Friday, July 27, 2018

Second Thoughts

Israel's Minster of Education - MK Naftali Bennett (Times of Israel)
I’m having second thoughts. When Israel passed it Jewish Nation State law a couple of weeks ago, I thought it was merely a formalization of an existing reality. Israel is in fact a democratic Jewish State. I don’t see how it could – or should - be anything else. That is how any Jew who places any value at all on their Judaism should see it.

Although I saw that law as superfluous, I thought it did not do any harm either.  Others saw it as racist. I thought: How can it be racist if all it says is what is already obvious?

The devil in this case is in the details.

Upon my first reading of those details I saw nothing that made Israel seem racist at all. But others did. Not just the antisemites of the world like Turkey's President Recep Tayyip Erdogan who called Israel’s leaders fascist  and compared them to Hitler. (How curious it is to see a fascist like Edrogan calling Israel leaders fascist.)

That an antisemite spoke of Israel that way is not surprising. He has been doing that for years at every opportunity But even those that are not antisemites are upset by it. Lucy Aharish, a TV reporter for Israeli television who is both Muslim and Arab - strong defender of the Jewish State said the following: 
“I feel like the state has been taken from me,” she said. “They’re taking the state and excluding me from the community of Israelis that you so want me to belong to. And it hurts me. It hurts me because you’ve excluded me. You’ve excluded me and 20 percent of the population.” 
Lucy Aharish is not someone that Israel should alienate. But it isn’t just one Israeli Arab that feels that way. The Druze community, Israel’s most supportive non Jewish citizens are hurt by it, too. That has caused Minster of Education - MK Naftali Bennett to question it as well. 

Minster Bennett is one of Israel’s most right wing legislators. He is a strong supporter of unfettered expansion of Israeli  settlements all over the West Bank. He makes Israel’s Prime Minister look like a liberal. If he is saying that this law needs to fixed, I don’t think there is any doubt that it should be. Form the Times ofIsrael , here is what he said about it: 
“After discussions with many of our Druze brothers, it has become clear that the manner in which the nation-state law was enacted was very damaging especially to them, and to anyone who has tied their fate to the Jewish state,” Bennett said. “This, of course, was not the intention of the Israeli government.”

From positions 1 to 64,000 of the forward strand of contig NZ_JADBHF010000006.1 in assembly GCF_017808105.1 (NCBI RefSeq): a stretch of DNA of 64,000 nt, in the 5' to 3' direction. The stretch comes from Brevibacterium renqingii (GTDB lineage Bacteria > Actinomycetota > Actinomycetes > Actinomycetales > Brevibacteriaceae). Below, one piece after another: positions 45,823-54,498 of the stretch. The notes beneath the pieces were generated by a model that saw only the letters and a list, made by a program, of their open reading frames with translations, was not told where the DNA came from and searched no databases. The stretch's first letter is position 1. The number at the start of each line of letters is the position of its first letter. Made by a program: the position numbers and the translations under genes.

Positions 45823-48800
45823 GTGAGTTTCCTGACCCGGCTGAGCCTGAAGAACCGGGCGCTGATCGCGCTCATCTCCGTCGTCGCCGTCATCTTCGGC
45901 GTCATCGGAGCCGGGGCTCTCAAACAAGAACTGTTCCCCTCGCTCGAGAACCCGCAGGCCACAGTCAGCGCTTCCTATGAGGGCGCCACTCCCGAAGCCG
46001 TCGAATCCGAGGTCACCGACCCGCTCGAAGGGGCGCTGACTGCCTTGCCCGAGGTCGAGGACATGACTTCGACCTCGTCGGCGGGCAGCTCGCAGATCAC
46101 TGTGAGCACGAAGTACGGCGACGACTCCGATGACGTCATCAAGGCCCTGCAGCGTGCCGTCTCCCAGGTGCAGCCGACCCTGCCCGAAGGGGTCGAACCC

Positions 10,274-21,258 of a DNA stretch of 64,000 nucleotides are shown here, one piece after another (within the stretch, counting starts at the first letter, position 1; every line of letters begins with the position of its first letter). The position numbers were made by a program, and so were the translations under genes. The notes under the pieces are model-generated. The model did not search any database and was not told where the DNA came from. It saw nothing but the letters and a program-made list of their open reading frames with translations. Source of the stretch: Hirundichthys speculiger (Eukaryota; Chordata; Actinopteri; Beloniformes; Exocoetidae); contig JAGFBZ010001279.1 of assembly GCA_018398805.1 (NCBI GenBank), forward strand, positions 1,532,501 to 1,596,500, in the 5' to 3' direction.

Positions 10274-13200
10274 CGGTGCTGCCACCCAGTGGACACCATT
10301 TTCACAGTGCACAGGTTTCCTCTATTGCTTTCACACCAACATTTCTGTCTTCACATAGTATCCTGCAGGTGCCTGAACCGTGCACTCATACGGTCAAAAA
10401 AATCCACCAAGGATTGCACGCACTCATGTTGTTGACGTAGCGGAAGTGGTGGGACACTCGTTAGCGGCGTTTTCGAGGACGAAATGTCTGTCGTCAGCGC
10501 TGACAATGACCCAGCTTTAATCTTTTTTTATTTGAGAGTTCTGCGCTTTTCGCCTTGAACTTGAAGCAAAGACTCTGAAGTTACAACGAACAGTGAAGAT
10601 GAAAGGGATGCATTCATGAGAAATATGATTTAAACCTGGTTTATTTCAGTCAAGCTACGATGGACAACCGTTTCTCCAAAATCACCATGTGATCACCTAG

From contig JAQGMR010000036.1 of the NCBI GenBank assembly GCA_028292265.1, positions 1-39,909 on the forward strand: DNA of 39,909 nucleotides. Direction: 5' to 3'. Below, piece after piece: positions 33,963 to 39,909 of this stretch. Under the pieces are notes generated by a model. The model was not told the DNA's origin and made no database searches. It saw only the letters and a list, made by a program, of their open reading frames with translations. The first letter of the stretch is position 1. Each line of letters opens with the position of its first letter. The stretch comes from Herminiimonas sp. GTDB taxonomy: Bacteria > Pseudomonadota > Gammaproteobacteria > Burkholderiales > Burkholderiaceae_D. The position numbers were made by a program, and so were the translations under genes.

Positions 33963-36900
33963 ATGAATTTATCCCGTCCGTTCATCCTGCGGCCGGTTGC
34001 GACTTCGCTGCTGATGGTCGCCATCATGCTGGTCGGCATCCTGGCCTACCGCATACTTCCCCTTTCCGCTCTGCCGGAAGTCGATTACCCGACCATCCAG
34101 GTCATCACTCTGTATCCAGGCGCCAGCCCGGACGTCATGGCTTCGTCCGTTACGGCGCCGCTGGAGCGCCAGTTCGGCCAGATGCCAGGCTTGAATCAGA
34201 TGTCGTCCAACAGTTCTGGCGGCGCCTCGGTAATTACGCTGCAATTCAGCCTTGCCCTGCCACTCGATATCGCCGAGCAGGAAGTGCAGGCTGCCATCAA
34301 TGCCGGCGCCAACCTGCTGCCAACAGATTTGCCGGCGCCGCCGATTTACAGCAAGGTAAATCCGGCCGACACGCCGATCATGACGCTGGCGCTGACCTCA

I think he’s right about that. I don’t think the government’s intention was in any way to damage this highly supportive Arab community. I don’t think it was Israel’s intention to harm any of its non Jewish citizens. Which is why I didn’t think it was all that big a deal to formalize into law what was an already existing policy ever since the beginning of the State.

So what is it that bothers everyone so much? It is a matter of interpretation. And when things are subject to interpretation it leaves a lot of room for discrimination. It is one thing to have the situation described in this new law as Israel’s reality. But when you turn it into the equivalent of constitutional law which can be interpreted in discriminatory ways, that causes more harm than good.  Here are some of thing seen as problems From the Times of Israel
Similar to a constitution, the Basic Laws underpin Israel’s legal system and are more difficult to repeal than regular laws. The nation-state law, proponents say, which became a Basic Law, puts Jewish values and democratic values on equal footing. Critics, however, say the law effectively discriminates against Israel’s Arabs and other minority communities.
The law also declares that Jerusalem is the capital of Israel, sets the Hebrew calendar as the official calendar of the state, and recognizes Independence Day, days of remembrance and Jewish holidays. One clause of the bill downgrades the Arabic language from official to “special” standing... 
Here is some of the actual language (in translation form the Hebrew) of this law: 
The state will be open for Jewish immigration and the ingathering of exiles
The state will strive to ensure the safety of the members of the Jewish people in trouble or in captivity due to the fact of their Jewishness or their citizenship.
The state views the development of Jewish settlement as a national value and will act to encourage and promote its establishment and consolidation. 
It is rather easy to see how this can be interpreted as discriminatory. Even if that was not the intent. That I don’t see it that way doesn’t mean that others don’t.

Which is why in my view that law should not just amended as MK Bennett suggests. It should be repealed. Israel will not lose by doing so. They can still maintain the status quo ante and at the same time regain the respect of its staunchest non Jewish citizens. 

Just my two cents.